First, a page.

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Just last week the Italian gaming news agency Agimeg reported that Italy’s gambling regulator had so far received “less than 10 applications” for the new licenses, which cover mostly all gambling activities – sports and race betting, casino, poker, exchange betting, virtual sports, etc.

The licenses cost €200k apiece and are valid through 2022. Applicants must already hold an online gambling license in a European Union member state and boast annual turnover of at least €1.5m over the past two years. If applicants can’t meet these standards, they have to put up an additional €1.5m bank guarantee.

My latest interviewee is among the leading lawyers in Italy. Quirino Mancini is Partner and Global Head of Gaming & Gambling Practice at Tonucci & Partners.

Thank you for accepting this interview. My first question would be what are your expectations from the call for bids from online gaming operators? How will this change the Italian gaming industry?

Quirino: Judging by the first enquiries I have gathered since the announcement of the new licence tender, it would seem that notwithstanding the Italian market is already packed, there still are operators willing to enter it. This applies not only to B2C operators but to B2B ones too, even though unlike, most European regulated markets, the Italian licensing model does not require B2B operators to hold a local licence in order to offer their services, so if the trend is confirmed I reckon the Italian market will be somewhat re-shaped as a result of the advent of the “hybrid” operators (B2C+B2B).

The launch of the bidding process was expected much earlier. What hindered the launch, and does this have any effect on the process of bidding?

Quirino: The only reason for an otherwise inexplicable delay in calling the remote gaming licences tender is the quite populistic and very often ill-informed political pressure, notably across the whole parliamentary board, to restrict the gaming offer. Unfortunately the local gaming industry has so far proven unable to pull their acts together in terms of putting together a consistent, coordinated and effective effort to somehow redress the mounting wave of discredit and bias thrown at operators who are fully legal, legitimate, licensed and do pay taxes in Italy as if instead they were a bunch of offshore-based pirates ripping and abusing the poor Italian consumers.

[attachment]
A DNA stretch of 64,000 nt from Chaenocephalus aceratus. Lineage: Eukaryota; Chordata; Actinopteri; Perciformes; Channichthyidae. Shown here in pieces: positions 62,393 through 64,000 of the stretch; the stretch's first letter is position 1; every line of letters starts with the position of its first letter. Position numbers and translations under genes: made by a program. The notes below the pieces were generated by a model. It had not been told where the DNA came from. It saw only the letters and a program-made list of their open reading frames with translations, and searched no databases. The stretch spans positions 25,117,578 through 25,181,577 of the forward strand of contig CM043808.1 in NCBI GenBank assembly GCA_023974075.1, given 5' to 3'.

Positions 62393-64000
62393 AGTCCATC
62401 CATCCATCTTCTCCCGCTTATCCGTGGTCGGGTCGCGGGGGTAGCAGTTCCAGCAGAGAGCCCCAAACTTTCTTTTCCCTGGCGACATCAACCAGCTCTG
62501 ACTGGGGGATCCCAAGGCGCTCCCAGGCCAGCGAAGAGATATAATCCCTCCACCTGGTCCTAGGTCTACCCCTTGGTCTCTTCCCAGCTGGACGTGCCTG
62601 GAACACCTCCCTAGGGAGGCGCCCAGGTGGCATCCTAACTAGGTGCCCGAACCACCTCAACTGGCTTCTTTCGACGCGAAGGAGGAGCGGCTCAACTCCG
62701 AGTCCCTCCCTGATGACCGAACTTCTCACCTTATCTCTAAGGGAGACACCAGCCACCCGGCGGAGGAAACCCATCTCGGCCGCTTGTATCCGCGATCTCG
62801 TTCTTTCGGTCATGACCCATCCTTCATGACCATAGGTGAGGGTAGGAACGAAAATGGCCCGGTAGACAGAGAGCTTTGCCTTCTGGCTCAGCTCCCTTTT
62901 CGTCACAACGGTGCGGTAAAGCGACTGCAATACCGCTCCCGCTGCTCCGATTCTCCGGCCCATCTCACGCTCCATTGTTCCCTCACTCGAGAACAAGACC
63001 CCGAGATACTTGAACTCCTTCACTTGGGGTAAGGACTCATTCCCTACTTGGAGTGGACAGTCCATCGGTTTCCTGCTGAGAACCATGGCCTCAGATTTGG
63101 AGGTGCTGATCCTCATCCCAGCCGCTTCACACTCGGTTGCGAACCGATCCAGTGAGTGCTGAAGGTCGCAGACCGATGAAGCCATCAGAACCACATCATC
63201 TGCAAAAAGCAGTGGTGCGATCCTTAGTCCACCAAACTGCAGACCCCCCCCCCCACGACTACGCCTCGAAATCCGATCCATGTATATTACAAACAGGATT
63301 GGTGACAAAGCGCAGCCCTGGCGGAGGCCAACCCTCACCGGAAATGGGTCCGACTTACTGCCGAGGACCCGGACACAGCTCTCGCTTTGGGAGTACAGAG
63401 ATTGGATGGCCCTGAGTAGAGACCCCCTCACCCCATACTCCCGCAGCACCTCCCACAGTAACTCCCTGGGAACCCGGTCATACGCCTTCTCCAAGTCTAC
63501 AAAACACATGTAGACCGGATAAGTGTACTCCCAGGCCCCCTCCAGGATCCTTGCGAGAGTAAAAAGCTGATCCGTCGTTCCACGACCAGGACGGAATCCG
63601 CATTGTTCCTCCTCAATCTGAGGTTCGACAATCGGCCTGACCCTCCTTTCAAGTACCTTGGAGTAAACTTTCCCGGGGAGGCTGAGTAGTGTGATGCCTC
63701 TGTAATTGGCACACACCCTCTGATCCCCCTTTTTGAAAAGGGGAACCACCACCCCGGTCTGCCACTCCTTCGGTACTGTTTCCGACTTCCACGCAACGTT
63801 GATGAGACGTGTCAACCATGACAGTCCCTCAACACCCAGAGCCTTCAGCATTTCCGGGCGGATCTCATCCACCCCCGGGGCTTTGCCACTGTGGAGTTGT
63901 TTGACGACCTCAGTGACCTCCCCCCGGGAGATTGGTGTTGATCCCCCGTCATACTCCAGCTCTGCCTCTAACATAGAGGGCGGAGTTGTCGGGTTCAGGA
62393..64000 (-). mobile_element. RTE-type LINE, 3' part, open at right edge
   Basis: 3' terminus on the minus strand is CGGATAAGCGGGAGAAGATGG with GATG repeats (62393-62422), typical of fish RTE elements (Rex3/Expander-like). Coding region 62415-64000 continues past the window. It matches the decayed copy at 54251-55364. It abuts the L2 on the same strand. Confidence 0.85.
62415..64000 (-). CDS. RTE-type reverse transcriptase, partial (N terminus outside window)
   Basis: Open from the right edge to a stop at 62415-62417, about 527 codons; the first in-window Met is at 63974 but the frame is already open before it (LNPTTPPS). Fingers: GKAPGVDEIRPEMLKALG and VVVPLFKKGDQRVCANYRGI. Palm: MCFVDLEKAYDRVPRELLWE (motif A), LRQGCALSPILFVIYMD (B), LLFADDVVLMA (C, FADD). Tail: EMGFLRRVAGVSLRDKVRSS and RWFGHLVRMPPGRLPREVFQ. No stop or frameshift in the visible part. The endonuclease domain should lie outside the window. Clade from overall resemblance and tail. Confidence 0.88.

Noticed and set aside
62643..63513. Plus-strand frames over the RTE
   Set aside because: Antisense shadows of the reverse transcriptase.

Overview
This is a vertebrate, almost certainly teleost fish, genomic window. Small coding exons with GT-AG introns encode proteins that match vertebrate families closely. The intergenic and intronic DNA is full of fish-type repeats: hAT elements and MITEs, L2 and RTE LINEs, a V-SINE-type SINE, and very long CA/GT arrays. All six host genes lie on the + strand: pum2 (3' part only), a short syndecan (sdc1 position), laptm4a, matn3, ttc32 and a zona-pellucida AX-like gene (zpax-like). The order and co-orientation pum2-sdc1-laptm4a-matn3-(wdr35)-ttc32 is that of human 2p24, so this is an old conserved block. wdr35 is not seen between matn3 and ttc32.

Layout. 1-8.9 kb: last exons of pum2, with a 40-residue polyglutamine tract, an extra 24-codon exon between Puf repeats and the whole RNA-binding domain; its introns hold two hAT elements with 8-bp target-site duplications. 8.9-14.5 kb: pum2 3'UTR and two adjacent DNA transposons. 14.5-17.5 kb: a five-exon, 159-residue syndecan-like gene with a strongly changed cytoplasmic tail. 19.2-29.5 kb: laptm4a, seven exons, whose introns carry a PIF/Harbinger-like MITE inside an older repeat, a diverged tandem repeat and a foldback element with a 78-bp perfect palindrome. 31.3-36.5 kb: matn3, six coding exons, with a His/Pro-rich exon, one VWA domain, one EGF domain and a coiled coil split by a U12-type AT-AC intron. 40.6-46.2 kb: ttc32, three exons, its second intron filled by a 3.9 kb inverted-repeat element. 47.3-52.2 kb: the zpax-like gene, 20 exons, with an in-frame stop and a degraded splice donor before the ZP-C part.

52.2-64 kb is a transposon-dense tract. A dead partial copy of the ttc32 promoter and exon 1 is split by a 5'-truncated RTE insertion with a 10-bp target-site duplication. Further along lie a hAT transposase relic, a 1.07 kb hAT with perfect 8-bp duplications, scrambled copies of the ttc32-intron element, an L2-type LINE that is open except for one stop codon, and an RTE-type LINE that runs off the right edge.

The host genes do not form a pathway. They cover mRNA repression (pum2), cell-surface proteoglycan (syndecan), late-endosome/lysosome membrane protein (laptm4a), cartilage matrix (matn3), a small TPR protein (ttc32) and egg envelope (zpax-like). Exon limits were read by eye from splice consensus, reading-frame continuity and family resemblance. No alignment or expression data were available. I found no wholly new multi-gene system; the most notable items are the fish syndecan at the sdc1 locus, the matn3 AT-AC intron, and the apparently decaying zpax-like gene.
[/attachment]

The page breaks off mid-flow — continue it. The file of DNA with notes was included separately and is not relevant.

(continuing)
There are several online gambling licenses which have already entered the Italian iGaming market and now only require the renewal of their licenses. My question is what is your opinion how difficult this process will be for the rest of the applicants?

Quirino: The licence tender process is all but difficult provided the prospective applicants duly meet the eligibility requirements and take timely action filing-wise. The real challenges for them, once licensed, are (i) going live in less than one full year bearing in mind the many technical peculiarities and specificities of the Italian remote gaming model that notably entails a 24/7 connection of the operator’s servers with the central control system ran by the regulator, (ii) having a good product fit and also customised for the local players, and (iii) having a clear vision for an effective and creative marketing strategy.